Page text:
Local Enterprises in the Global Economy
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Local Enterprises in the Global Economy

Issues of Governance and Upgrading

Edited by Hubert Schmitz

This book opens a fresh chapter in the debate on local enterprise clusters and their strategies for upgrading in the global economy. The authors employ a novel conceptual framework in their research on industrial clusters in Europe, Latin America and Asia and provide new perspectives and insights for researchers and policymakers alike.
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Chapter 6: How globalization affects Italian industrial districts: the case of Brenta

Roberta Rabellotti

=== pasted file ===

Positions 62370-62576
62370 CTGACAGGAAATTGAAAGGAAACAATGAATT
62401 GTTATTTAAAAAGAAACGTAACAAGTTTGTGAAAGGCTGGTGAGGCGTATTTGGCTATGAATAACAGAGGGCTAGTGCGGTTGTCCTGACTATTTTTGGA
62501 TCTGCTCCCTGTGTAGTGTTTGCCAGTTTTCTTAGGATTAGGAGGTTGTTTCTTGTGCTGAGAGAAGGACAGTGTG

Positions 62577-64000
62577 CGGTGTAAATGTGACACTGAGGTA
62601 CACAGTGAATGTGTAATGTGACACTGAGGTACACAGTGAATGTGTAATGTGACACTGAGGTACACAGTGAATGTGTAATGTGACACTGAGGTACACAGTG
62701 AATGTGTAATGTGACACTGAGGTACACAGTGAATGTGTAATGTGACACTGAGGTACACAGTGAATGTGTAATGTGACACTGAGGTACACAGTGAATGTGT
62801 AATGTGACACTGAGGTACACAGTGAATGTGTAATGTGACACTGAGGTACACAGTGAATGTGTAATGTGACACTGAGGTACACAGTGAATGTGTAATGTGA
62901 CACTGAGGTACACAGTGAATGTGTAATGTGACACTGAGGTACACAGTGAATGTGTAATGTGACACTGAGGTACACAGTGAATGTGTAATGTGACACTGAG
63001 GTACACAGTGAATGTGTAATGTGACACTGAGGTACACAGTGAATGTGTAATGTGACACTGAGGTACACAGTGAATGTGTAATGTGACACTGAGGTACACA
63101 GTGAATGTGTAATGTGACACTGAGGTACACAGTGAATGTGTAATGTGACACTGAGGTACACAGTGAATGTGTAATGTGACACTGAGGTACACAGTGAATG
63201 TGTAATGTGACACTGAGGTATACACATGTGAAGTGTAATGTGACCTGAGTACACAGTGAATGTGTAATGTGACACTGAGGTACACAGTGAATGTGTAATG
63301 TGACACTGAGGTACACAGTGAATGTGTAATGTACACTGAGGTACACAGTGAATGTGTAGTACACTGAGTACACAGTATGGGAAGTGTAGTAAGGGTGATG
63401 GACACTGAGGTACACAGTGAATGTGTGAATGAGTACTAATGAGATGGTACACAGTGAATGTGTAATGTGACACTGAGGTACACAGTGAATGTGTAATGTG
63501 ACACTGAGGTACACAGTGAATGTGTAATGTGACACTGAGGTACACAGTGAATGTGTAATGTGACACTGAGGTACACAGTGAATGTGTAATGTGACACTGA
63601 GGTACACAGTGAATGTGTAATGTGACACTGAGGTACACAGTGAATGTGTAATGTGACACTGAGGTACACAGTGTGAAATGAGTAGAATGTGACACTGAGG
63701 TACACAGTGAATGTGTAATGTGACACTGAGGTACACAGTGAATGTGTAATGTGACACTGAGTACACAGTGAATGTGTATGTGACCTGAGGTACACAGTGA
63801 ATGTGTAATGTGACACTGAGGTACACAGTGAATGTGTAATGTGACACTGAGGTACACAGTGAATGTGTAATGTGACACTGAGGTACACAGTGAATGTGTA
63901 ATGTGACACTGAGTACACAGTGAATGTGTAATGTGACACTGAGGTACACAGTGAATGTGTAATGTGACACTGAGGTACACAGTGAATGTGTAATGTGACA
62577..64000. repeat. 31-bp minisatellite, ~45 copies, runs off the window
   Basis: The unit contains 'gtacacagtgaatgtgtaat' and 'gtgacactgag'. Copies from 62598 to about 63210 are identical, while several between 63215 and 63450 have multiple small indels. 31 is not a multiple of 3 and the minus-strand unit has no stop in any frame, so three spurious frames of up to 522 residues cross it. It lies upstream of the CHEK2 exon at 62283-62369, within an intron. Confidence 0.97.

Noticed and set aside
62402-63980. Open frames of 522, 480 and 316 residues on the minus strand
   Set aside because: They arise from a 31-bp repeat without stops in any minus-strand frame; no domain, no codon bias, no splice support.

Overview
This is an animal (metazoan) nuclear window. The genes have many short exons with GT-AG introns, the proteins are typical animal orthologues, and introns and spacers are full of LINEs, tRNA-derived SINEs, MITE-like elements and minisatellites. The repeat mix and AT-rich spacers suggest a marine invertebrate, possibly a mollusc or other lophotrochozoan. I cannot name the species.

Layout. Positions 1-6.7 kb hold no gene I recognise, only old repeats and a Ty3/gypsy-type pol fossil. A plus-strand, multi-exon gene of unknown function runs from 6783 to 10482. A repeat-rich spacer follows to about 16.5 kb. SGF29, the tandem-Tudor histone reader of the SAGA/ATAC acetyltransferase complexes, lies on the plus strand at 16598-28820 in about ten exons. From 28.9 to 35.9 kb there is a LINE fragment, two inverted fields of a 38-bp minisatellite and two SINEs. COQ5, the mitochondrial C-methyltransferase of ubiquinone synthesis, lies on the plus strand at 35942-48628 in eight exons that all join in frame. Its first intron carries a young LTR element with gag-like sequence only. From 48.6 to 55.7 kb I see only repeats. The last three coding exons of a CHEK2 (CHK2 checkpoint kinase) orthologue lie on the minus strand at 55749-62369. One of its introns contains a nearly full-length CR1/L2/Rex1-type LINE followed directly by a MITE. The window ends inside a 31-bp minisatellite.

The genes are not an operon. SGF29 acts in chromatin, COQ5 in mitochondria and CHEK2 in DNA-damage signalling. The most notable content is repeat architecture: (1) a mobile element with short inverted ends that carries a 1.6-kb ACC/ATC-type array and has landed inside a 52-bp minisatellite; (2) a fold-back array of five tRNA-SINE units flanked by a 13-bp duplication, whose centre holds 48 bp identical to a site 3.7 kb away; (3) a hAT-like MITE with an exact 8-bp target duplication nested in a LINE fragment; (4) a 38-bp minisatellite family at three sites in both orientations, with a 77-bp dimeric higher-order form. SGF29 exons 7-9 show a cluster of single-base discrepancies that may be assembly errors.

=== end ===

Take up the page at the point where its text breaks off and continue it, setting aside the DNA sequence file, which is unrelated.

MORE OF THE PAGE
6. How globalization affects Italian industrial districts: the case of Brenta Roberta Rabellotti 1. INTRODUCTION* The turn of the century coincides with a divide for the Italian shoe industry and more generally for the fashion industry. Due to increasing globalization, major changes are taking place: international relocation of production, increasing concentration in distribution, mergers of fashion firms and acquisitions of additional brands and the formation of financial multi-product giants (Saviolo and Testa, 2000). Nothing remains the same, not even in a long established industrial district such as Riviera del Brenta, a highly specialized and strongly export oriented footwear cluster, located near Venice. This chapter is concerned with the impact of these global transformations on local competitiveness in Brenta, one of the most important Italian footwear districts. The aim is to integrate the typical industrial district approach,1 traditionally focused on analysing the local sources of competitive advantages, with the global value chain approach which stresses that activities such as design, production and distribution are often located in different regions or countries (Gereffi, 1999; Kaplinsky, 1998). In the typical industrial district most of the activities along the value chain have traditionally been undertaken locally, and competitiveness of producers has mainly come from intra-cluster vertical and horizontal relationships generating collective efficiency, namely increasing returns from incidental economies of agglomeration and active cooperation (Rabellotti, 1997; Schmitz, 1995 and 1999). Recent changes in production systems, distribution channels and financial markets, accelerated by the globalization of product markets and the spread of...

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